If you’re eating probiotic-boosted yogurt or taking a daily probiotic, but you’re still tired, bloated, and experiencing the spectrum of digestive issues, don’t be disheartened. It’s not you, it’s that your probiotic is missing a key ingredient: good fungi. Good bacteria — what a traditional probiotic contains — is essential, but it can’t right your digestive health on its own; it’s only half of the equation.
Mahmoud Ghannoum, Ph.D., the scientist who coined the term mycobiome, has spent his 40 year career researching how fungi affects the body — including the digestive system. “Up until now, good bacteria has been the focus,” he says. “The critical role fungi play in our health and wellness has largely been ignored.”
Largely due to his research, that’s starting to change. “We have to study fungi, because when you disrupt this balance you are causing other problems,” he says.
Dr Ghannoum, The Scientist Who Named The Mycobiome
In terms of digestive health, a deficit of good fungi can cause issues like bloating, cramping, gas, and other gastrointestinal issues. When fungi in the gut are off balance, says Dr. Ghannoum, “It can actually slow down the time it takes for food to move through your system, which disturbs your gut’s ability to absorb and process nutrients.” Meanwhile, the presence of good fungi improves nutrient absorption — which allows you to actually derive the full benefit you assume you’re getting from the foods you eat.
In the case of good fungi, it’s not possible to have too much of a good thing. Your body is constantly, naturally recalibrating — and more good fungi can only help improve system function. In part, because there’s another factor here: digestive plaque.
The product of bad bacteria and bad fungi, digestive plaque lines your gut and functions as a protective barrier for those bad microbes. And it’s something that no amount of good bacteria can eliminate on its own, but rather requires good fungi as well as good bacteria, plus an enzyme capable of breaking down plaque.
Finding no probiotics on the market that could address those issues, Dr.Ghannoum created BIOHM, a suite of probiotics specifically engineered to address the gut’s total microbiome of bacteria and fungi. Based on a decade of his research studying the DNA of the microbiome, he also created a suite of microbiome tests, including the BIOHM Gut Report Kit— the most comprehensive gut analysis that’s ever been available to consumers, and the BIOHM Candida Report, which allows people to get specific insights into the Candida species and levels present in their digestive systems.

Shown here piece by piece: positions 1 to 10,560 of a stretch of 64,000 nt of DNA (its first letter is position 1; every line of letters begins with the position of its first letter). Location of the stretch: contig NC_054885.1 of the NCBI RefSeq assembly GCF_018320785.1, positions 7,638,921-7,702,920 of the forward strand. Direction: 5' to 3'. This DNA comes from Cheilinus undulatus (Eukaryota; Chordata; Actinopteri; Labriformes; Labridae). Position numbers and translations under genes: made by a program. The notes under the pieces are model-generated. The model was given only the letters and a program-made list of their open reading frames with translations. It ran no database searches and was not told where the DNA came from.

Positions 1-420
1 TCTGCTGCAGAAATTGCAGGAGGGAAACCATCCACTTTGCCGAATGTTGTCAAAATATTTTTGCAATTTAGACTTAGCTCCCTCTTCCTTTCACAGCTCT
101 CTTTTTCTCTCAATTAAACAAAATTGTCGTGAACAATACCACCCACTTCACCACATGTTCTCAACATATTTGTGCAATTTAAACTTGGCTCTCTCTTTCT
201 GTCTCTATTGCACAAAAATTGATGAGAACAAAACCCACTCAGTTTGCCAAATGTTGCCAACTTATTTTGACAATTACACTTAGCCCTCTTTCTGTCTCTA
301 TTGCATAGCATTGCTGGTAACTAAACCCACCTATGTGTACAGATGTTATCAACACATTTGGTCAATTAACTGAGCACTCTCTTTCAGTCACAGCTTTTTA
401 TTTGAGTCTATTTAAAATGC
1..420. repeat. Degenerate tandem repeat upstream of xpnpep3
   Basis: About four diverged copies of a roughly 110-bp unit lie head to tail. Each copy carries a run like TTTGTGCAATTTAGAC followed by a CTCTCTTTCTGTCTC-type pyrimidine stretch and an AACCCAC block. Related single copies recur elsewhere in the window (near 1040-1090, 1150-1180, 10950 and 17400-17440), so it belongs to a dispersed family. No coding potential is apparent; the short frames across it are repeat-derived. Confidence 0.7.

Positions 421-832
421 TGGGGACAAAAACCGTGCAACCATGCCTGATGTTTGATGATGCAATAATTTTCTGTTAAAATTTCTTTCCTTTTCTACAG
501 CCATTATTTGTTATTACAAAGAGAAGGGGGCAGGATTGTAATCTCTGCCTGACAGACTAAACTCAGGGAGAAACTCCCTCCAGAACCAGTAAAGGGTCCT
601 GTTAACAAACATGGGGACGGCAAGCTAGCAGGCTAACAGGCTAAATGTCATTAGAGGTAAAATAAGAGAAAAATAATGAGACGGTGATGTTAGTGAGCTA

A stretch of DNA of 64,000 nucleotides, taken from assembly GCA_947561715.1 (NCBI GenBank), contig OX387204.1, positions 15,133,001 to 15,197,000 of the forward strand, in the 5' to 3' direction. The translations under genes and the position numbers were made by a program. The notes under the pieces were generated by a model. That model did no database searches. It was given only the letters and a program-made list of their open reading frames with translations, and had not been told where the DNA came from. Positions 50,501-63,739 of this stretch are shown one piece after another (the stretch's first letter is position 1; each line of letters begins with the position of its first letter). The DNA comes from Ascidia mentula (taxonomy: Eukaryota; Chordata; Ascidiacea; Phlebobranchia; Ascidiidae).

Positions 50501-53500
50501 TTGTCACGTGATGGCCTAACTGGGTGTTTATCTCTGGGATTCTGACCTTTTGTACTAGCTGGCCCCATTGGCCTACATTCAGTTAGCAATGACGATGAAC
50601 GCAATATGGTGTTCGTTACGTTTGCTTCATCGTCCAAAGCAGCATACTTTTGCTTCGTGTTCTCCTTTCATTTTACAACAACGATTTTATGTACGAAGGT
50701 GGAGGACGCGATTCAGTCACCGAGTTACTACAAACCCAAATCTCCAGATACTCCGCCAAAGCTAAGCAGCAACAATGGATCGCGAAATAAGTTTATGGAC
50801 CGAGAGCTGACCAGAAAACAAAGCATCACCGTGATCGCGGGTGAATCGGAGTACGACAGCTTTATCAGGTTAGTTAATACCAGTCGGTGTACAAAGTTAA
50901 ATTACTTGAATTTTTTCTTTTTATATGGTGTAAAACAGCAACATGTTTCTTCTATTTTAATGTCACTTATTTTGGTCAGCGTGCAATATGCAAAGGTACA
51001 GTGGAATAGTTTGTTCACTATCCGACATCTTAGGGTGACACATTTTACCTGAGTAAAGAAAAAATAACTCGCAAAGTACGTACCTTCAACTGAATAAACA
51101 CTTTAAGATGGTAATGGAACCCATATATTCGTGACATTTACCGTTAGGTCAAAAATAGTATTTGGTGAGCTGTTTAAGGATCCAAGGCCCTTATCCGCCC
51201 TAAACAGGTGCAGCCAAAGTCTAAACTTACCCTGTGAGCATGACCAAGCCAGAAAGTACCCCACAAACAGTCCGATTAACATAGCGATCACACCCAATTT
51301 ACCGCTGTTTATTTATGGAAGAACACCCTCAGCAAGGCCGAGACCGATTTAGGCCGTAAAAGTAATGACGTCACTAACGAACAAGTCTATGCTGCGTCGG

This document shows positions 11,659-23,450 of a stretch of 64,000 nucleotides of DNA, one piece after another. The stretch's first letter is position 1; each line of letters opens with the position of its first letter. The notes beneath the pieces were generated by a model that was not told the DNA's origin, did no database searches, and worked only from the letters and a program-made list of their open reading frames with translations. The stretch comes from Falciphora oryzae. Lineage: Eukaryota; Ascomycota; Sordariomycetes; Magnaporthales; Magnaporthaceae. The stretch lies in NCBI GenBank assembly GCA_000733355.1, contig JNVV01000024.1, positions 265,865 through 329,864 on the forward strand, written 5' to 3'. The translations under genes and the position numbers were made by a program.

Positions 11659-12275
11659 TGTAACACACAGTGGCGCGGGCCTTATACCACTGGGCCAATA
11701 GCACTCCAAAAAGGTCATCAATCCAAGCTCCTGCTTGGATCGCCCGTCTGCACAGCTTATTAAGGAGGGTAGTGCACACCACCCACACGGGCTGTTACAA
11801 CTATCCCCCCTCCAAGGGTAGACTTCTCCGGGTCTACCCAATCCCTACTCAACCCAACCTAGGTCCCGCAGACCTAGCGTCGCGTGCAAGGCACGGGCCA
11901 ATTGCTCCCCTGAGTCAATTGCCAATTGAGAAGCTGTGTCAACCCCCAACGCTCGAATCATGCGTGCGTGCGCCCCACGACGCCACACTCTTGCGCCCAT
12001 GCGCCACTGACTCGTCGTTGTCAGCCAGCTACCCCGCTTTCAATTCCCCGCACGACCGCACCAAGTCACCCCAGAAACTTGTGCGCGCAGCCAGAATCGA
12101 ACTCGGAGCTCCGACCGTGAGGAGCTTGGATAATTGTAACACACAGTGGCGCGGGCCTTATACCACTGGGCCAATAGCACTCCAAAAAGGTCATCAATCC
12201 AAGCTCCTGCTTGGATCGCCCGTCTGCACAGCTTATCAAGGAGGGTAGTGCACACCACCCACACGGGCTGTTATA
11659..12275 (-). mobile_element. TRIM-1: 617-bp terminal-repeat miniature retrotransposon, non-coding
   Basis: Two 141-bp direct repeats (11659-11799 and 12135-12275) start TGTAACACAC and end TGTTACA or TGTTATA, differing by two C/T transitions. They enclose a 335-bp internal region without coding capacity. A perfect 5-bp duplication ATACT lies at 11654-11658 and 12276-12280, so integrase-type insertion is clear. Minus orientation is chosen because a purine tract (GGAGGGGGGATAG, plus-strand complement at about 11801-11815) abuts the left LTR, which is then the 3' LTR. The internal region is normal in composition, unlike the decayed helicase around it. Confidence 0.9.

So what can you do to optimize your total microbiome?
In addition to supplements like BIOHM, it's critical to eat prebiotic and probiotic foods that facilitate the growth of good microbes (e.g. fermented foods, garlic, avocados, peas, whole grain breads and unpasteurized soft cheeses) and finding ways to manage stress can help balance the fungi in your gut, says Dr. Ghannoum.
So grab that green smoothie, opt for the grilled salmon, and feel even better about that avocado toast. But if you want to make sure you’re actually absorbing the nutrients from healthy food choices, don’t forget about the fungi in your gut.
Dr. Mahmoud Ghannoum
Dr. Ghannoum is widely considered the leading microbiome researcher in the world. He is also the scientist who named the mycobiome. He is the founder of BIOHM, the first company to engineer elegant products and tests that address the total microbiome of both bacteria and fungi, allowing consumers to maintain total digestive health.
During his career, he has published several books on fungus and over 400 peer-reviewed scientific papers. His work has been cited almost 18,000 times by other scientists. He has received over $25 million in funding for his research from the National Institutes of Health.